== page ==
By Bridget Manley, publisher
As the Harrisonburg City School Board and a group of parents and teachers prepare to go to court over interpretations of teacher training materials given last year, Superintendent Michael Richards filed a sworn statement that counters some of what one of the teachers has been saying to media.
Deborah Figliola, one of the district’s teachers involved in bringing the lawsuit, was a guest on “Fox & Friends First” last month and said she “didn’t want to lie to children and didn’t want to lie to parents” about changes in names and preferred gender pronouns that students might request.
Figliola and fellow teachers Kristine Marsh and Laura Nelson, as well as parents Timothy Nelson and John and Nicolette Stephens, filed the lawsuit in June. A court date has been set in the case for Nov.1 at 1:30 p.m. at the Rockingham County Courthouse.
The lawsuit claims that HPCS has implemented a policy that “forces teachers on pain of discipline to use any pronouns or names requested by a student, while actively hiding information about that request from the child’s parents.” It referred to slides in training materials the district provided to teachers last fall.
School Superintendent Michael Richards submitted an affidavit to the Rockingham County Circuit Court on Friday countering some of the lawsuit’s claims and outlining the district’s approach when a student wishes to go by a different name or pronoun.
That training, a presentation called “Supporting Our Transgender Students,” was not a training mandated by the school district, according to Richards’ sworn statement. In addition, Richards said in the statement that the information outlined in the training materials was not presented as mandatory to staff.
While the presentation was informed by the 2021 Virginia Department of Education Model Policy, it did not say teachers or staff would be subject to discipline by either the district or the school board for not complying.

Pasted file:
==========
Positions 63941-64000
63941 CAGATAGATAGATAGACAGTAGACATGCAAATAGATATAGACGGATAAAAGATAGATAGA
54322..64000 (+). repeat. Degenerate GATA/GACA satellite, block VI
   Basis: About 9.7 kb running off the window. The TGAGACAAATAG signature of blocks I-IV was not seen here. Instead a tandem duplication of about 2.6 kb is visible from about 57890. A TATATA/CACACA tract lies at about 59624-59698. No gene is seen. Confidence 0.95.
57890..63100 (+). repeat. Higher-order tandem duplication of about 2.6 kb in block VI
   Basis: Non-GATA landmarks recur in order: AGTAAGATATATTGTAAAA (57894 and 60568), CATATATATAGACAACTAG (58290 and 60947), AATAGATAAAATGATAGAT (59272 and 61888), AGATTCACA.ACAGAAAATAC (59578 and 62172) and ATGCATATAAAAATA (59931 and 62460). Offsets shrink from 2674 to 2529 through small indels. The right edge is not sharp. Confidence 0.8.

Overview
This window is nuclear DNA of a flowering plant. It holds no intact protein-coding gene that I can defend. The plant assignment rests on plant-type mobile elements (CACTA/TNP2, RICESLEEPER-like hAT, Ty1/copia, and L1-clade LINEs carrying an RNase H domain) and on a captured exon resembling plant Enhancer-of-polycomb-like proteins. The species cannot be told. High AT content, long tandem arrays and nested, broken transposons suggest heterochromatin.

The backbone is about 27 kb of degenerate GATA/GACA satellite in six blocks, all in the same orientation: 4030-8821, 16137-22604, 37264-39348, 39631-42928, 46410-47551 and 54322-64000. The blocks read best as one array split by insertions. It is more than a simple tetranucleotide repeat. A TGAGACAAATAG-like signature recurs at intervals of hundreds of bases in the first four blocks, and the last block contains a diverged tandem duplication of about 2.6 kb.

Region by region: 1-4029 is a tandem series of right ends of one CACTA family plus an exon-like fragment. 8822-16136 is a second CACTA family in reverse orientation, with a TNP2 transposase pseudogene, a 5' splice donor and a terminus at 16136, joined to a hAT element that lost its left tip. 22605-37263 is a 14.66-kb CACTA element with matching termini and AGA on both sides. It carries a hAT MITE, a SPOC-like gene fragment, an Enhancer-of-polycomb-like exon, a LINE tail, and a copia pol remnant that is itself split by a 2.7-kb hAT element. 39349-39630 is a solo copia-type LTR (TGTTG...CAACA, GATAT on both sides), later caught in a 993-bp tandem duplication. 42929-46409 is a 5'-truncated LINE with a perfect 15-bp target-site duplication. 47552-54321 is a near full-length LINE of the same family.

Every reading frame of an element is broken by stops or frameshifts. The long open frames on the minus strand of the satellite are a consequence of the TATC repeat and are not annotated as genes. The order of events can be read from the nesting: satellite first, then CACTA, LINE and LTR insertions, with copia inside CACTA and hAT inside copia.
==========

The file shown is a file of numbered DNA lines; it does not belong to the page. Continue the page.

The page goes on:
Instead, the training materials were presented as “best practices” rather than policy that teachers were required to follow, Richards’ affidavit said.
In an interview with The Citizen, Figliola was asked whether she experienced a case in which she was instructed to lie to a parent regarding their child’s change in name or gender pronouns. Figliola did not answer directly.
“That was the point of the teacher training,” said Kate Anderson, senior counsel for Alliance Defending Freedom and Figliola’s lawyer, who was also on the phone call with The Citizen. “The teacher training was to convey to all of the teachers that this was the instruction from administration. That they were to hide this information from the parents.”
Richards said that in compliance with the law, the school board revised the district’s nondiscrimination policy, adding “gender identity” to the list of expressly protected characteristics.
His affidavit said that to assist faculty and staff, the HCPS administration developed a team-based process for responding to the needs of students and families.
That process begins when a student tells a teacher about a desired name or pronoun change, which the teacher would then refer to the school counselor, according to Richards. The counselor would then assemble a team of school administration, the student’s family, and other support staff and mental health professionals to “promote a safe learning environment for the student.”
Richards said at no point does the process include asking teachers to lie to parents.
Figliola was given the chance to respond to Richards’ description of that process. She did not directly respond to the question, saying in part that she loved her students and that each child is an individual whose parents needed to be part of the process.
Richards previously outlined the process in letters he exchanged with the Alliance Defending Freedom, the Arizona-based conservative organization, that has worked with the teachers and parents to bring the suit.
Raising concerns before the lawsuit